I have been running Bonefrog for five years as it was one of the most enjoyable OCR's out there. This past weekend was a miserable experience and an absolute unprofessional event put on at Bonefrog DC on 7/20. I ran endurance last year and got the gold frog pin which was the pinnacle of my OCR career next to getting the Ultra Beast Spartan belt buckle. This year i thought I would try for the Trident medal by running all 3 Bonefrog races in one day. Well, that one day was extreme heat advisories in the 110 degree range with humidity. After the first 6 miles I felt like quitting. But after a drink and a peanut butter sandwich I made my way to the start line and 6 hours later crossed the finish line earning my Trident with my family watching on. Only I was told by a volunteer that they ran out of Trident medals and write my name on a list to get mine in the mail. How does any race organization host an event and not have enough hardware? The race results page showed that 17 people that registered for Trident didn't finish , so again I ask how does a company let that happen. Not saying you can't make a mistake, you just can't make that one as people are pushing themselves in those conditions only to be told we don't have any medals. To which Bonefrog has not even mentioned or talked about in any social media or sent any emails apologizing for not being prepared. It appears they jump right on the positive comments where everybody is all rah-rah. Also, who was at the finish line when the last 10 racers came across? 2 volunteers one of which was a young boy who said "hey here is your 3 medals for challenge, sprint, and Tier-1. Am I on another planet right now? what happened to the staff members or SEALS who were suppose to put the medal on you. Truth is when its 2:30 they start packing up and could care less that your still on the course. So, after my wife gave them my info to mail the TRIDENT medal she talked me off the ledge because I was besides myself delirious from the heat. I then decided to go over to the merchandise tent to get a Trident shirt at least because Bonefrog gives out the generic finisher shirt to everyone. Guess what? No one is working the tent!!! I am trying to give you my money and no one is even around, what a joke! This whole camaraderie and teamwork mantra they advertise went by the waste side this day because I felt on an island all alone. It seriously had the feel of a circus or carnival that comes to town and they get their money and hot tale it out of there. Let's talk about that heat because Bonefrog stated they were a go no matter what even though other races were cancelling they prided themselves on forging on. Which, I thought was OK and was completely fine with however, they did nothing about racer safety!! No earlier start, no mention at the start about hydrating and knowing your limits. Like a safety brief to ensure everybody has piece of mind. No staff or Volunteers along the way throughout major stretches of the race. No one even coming by with a four wheeler to check on racers. Totally inexcusable given the fact that SPARTAN host a sprint a mile down the road and does things the right way. If I passed out during the race I might still be there. Tent issues - Endurance/ Trident/ and elite racers have an area under a staging tent that is a complete waste. Could you spring on one that has a little more coverage? It was about 25% covered by shade of which every racer was trying to get a piece of coming in from a leg of the race. No water available, and no fan. Key note about the fan, they did have one at the finish line and one on the ladies in the beer tent that was completely in the shade under a tree. Now when I think of SEALS, I think about cold water and them laying in the surf shivering as it has been portrayed in numerous shows and films. Why don't you have a cold water obstacle and call it surf torture? Hell, a hose with a sprinkler would have provided some relief in those dangerous temperatures. I feel like they did nothing but cross their fingers in the hopes no one got seriously hurt or worse. I know that i am piling it on but it is only due to my disappointment because Bonefrog was my favorite OCR and one that I saw myself doing for a long time. But now it seems like their mailing it in and getting sloppy and lazy. Bonefrog robbed me of a moment by having my family see me put that Trident medal on signifying all the training and work I put in to prepare for that. This one definitely stings a little. I would like to add that the limited number of volunteers that worked that day were some of the nicest and best people I have ever met. I understand a lot of people bailed because of the heat. Overall, when you spend that amount of time on the course it sucks to be forgotten about at the finish line and continues on when they act like nothing ever happened. If its because its no big deal to them then I guess you won't be seeing me at Bonefrog events anymore. Hard to believe they are expanding into other cities, looking from the outside their business model could use some work, especially in the area of customer service.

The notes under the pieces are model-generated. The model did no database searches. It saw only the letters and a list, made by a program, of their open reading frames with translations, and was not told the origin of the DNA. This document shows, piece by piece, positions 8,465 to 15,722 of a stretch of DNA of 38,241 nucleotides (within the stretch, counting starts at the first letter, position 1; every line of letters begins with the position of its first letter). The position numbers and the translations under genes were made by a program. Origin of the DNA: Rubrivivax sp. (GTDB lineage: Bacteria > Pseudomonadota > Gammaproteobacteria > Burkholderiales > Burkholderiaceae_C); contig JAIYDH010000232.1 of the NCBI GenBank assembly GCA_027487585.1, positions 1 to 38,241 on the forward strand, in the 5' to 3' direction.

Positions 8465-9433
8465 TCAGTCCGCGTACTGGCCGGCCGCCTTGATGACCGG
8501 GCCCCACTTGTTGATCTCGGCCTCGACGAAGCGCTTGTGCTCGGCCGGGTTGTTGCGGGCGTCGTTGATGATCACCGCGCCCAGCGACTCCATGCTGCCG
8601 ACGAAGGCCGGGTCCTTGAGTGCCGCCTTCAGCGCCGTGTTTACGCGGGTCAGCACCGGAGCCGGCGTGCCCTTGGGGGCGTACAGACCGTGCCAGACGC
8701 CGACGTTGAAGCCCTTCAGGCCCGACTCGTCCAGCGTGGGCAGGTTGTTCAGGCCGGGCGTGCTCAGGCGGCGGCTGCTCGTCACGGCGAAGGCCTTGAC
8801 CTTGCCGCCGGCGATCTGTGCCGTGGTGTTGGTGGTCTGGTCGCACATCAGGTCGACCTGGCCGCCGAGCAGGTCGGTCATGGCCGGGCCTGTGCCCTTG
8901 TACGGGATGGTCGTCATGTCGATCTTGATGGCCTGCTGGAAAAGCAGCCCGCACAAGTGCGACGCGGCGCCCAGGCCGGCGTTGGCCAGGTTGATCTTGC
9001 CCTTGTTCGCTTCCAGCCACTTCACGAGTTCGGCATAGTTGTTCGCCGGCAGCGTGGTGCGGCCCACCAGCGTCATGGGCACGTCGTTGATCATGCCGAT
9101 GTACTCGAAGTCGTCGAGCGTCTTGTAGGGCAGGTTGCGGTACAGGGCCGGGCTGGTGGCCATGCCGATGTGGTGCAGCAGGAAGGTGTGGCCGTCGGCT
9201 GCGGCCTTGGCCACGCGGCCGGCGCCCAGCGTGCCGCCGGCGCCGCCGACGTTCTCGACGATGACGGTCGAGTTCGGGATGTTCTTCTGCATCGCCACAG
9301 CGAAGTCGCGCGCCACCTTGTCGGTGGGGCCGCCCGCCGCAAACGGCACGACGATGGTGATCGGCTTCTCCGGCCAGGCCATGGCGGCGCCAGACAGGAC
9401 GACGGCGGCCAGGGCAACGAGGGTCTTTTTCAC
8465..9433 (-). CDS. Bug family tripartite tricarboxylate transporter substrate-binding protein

My Favorite OCR